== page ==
Love Bike, Burning Man 2014
Truth is Beauty, Burning Man 2013
Believe, Burning Man 2014
Truth is Beauty, Burning Man 2013
Embrace, Burning Man 2014

Refresh page to randomize; mouseover or touch images for more info. Photographs by Trey Ratcliff.

Human cognition is excited by small but distinct differences in experience, making randomized web page elements a simple and effective method for increasing user engagement on a site. It’s also an effect that is achieved very easily, with just a few lines of .

We need to be a little careful when we use the term “random”, however. Random site content really comes at three distinct levels:

  1. Randomly reordering content that is already on the page: probably the most limited option. If you have only three images, every combination will be shown to the user in a very short time.
  2. You could use a server-side language to pull random content from a folder. It’s much easier to provide the appearance of randomness with this variation, since there’s usually a larger pool to work with.
  3. Using or an API to pull random content from a database is the hardest to achieve, but also the most effective: databases will typically consist of hundreds to millions of entries, meaning high variety and unpredictable combinations.

Randomizing Image Order

In this case I’m dealing with a series of five images. The layout and CSS is a combination of techniques that I’ve explored previously. The markup looks like this:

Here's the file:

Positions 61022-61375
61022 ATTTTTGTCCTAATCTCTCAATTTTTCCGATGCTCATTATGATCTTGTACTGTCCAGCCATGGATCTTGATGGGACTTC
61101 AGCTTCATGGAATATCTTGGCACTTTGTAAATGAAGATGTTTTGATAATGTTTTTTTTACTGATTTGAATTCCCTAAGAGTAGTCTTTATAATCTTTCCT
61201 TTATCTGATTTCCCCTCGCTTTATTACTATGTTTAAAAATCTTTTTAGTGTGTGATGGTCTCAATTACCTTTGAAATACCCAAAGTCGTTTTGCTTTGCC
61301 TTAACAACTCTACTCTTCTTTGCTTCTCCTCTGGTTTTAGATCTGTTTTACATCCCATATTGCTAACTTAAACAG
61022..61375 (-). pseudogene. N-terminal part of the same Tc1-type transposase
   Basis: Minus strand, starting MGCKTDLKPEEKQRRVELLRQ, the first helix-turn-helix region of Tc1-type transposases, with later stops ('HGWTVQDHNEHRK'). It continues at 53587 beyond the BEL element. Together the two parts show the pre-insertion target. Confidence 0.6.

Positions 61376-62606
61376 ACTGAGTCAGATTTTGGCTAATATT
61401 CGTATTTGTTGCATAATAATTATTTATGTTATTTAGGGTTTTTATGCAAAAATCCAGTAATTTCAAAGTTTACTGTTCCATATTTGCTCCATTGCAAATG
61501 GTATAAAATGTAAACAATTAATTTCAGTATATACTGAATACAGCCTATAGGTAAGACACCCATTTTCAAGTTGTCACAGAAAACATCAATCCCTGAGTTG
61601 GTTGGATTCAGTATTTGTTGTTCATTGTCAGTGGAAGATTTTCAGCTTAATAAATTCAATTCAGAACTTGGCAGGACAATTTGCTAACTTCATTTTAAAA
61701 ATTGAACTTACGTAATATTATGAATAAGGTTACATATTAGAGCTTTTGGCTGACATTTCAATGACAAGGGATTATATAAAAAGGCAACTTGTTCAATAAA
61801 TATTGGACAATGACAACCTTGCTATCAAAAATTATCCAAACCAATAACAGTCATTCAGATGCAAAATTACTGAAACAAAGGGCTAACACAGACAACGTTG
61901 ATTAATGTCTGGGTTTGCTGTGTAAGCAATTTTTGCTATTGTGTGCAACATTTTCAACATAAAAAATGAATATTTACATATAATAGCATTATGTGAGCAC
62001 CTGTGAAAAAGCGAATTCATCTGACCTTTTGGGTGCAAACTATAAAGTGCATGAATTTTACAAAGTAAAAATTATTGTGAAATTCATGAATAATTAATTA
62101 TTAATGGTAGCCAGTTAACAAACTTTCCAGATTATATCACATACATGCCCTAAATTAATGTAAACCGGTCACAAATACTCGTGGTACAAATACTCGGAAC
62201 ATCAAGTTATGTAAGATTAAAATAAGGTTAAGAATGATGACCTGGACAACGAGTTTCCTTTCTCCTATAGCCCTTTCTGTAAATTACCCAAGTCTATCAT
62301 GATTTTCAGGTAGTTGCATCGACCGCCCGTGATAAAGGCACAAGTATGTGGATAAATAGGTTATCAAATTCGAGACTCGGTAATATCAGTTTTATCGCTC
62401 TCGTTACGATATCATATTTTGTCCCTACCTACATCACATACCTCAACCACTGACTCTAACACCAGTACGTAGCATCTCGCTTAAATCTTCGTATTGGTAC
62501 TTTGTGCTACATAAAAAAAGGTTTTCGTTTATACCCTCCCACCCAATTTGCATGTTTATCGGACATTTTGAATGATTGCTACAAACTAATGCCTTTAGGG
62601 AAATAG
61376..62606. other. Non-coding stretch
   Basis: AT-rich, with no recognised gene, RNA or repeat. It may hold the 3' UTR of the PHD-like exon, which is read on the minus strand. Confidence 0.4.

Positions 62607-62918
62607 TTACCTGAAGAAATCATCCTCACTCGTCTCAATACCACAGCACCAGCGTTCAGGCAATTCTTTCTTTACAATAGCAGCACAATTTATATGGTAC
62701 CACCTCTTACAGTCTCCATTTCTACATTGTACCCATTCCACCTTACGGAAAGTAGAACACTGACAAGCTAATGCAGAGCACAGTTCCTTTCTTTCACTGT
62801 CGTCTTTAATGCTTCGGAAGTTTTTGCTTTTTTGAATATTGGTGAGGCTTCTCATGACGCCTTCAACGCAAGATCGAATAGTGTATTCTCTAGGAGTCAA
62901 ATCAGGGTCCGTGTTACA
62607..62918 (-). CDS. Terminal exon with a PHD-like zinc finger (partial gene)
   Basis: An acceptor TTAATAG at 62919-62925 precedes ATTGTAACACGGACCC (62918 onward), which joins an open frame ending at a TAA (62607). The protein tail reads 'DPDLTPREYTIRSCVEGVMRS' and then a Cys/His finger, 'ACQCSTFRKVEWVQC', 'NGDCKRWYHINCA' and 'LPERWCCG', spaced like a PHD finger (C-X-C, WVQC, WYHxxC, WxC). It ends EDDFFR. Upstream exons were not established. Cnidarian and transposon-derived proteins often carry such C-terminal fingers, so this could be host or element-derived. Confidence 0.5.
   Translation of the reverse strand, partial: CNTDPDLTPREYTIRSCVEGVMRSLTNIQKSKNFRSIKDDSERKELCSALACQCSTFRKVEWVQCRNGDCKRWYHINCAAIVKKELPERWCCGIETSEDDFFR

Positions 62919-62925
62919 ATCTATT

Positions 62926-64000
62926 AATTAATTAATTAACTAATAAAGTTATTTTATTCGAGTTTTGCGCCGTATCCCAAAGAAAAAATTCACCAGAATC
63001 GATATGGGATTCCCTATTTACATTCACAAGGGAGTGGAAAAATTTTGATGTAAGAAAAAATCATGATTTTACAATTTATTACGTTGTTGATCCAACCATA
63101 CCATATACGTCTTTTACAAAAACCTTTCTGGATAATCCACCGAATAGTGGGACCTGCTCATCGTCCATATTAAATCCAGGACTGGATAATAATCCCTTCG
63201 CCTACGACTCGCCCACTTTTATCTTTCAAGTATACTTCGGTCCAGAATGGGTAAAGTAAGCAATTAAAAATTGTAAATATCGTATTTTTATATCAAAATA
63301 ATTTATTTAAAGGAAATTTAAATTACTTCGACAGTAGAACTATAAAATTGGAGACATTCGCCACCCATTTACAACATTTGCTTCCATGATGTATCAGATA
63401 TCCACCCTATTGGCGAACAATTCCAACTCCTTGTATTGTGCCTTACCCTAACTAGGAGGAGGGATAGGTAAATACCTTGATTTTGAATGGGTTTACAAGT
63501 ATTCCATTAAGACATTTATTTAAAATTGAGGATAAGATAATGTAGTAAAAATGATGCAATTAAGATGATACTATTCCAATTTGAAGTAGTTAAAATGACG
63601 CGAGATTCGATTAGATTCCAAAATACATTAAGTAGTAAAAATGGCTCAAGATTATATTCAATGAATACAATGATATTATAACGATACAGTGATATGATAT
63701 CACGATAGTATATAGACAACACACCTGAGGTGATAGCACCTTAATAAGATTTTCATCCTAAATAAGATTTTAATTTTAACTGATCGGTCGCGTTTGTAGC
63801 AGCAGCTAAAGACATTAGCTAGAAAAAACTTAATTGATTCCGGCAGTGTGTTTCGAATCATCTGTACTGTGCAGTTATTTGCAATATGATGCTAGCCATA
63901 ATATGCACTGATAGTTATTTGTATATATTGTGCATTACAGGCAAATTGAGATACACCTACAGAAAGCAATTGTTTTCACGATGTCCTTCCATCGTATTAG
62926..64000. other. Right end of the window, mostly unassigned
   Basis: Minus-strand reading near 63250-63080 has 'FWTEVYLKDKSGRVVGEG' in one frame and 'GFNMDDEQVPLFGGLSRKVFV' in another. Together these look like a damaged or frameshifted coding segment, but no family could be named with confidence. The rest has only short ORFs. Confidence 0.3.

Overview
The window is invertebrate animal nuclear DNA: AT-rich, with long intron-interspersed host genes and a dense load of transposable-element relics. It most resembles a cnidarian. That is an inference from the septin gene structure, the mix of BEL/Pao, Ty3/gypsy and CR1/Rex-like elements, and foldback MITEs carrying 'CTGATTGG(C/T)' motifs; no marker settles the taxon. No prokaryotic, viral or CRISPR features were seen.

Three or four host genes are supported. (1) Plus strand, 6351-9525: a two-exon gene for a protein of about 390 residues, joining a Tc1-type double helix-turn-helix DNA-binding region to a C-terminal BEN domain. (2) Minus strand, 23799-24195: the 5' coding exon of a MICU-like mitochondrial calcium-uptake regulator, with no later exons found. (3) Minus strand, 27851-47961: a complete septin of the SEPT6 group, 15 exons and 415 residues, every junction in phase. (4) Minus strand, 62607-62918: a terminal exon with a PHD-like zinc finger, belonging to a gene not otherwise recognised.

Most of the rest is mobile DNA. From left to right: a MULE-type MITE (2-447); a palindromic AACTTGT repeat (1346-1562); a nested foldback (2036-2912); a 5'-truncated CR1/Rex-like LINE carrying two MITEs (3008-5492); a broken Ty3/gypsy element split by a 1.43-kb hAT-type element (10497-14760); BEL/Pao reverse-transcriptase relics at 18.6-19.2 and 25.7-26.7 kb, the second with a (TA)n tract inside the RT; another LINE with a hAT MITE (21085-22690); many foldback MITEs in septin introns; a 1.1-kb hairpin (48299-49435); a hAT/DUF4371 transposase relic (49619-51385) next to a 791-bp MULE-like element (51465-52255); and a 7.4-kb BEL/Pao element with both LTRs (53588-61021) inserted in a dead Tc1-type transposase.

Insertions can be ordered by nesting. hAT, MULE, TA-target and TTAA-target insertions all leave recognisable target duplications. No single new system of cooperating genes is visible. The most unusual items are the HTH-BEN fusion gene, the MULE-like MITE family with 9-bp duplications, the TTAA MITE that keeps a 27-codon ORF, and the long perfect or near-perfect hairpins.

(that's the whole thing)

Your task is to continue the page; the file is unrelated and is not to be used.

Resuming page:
<div id="burningman">
		<img src="love-bike.jpg" alt>
	<figure class="halvsies">
		<img src="burning-man-pyre.jpg" alt >

The interesting part of the layout is that that some of the images are the same width but double the height of the others:

#burning-man {
	display: flex;
	flex-flow: row wrap;
	font-size: 0; 
#burning-man figure { 
	flex: 1;
	margin: 0; 
	min-width: 300px;
	position: relative; 
#burning-man figure img { 
	width: 100%;
	height: auto;
	opacity: 0;
	transition: .5s; 
#burning-man figure img.halvsies { 
	flex: .5;
	min-width: 150px; 
#burning-man figure img.visible { 
	opacity: 1; 

In this case full-size images have a flex value of 1 and a min-width of 300px; half-width images have properties with exactly half those values. Next week, I’ll show how to use this flexbox layout technique to create a fully automated image masonry layout.

The JavaScript consists of three functions – randomize(), sequentize() and makeVis() – together with an fsort() function that calls the first two.

function randomize() {
	for (var i = rando.children.length; i >= 0; i--) {
		rando.appendChild(rando.children[Math.random() * i | 0]); 
function makeVis(j) {
	var photo = rando.children[j].firstElementChild;
	setTimeout(function() { photo.classList.add("visible"); }, 700 * j);
function sequentize(){
	for (var j = 0; j <= rando.children.length; ++j) 
function fsort() {

They are fed with and called by two lines of JavaScript:

var rando = document.getElementById('burningman');

The randomize function, using a Yates shuffle variant suggested by Alexy Lebedev, rearranges the order of the <figure> elements. Note that the JavaScript reordering is entirely different from the flexbox order property: here we’re rearranging elements in the DOM.

sequentize(), coupled to the makeVis() function, presents the <figure> elements one at a time by applying the visible class to the images inside them, with the fade-in effect achieved through a transition.

Photographs by Trey Ratcliffe, licensed under Creative Commons.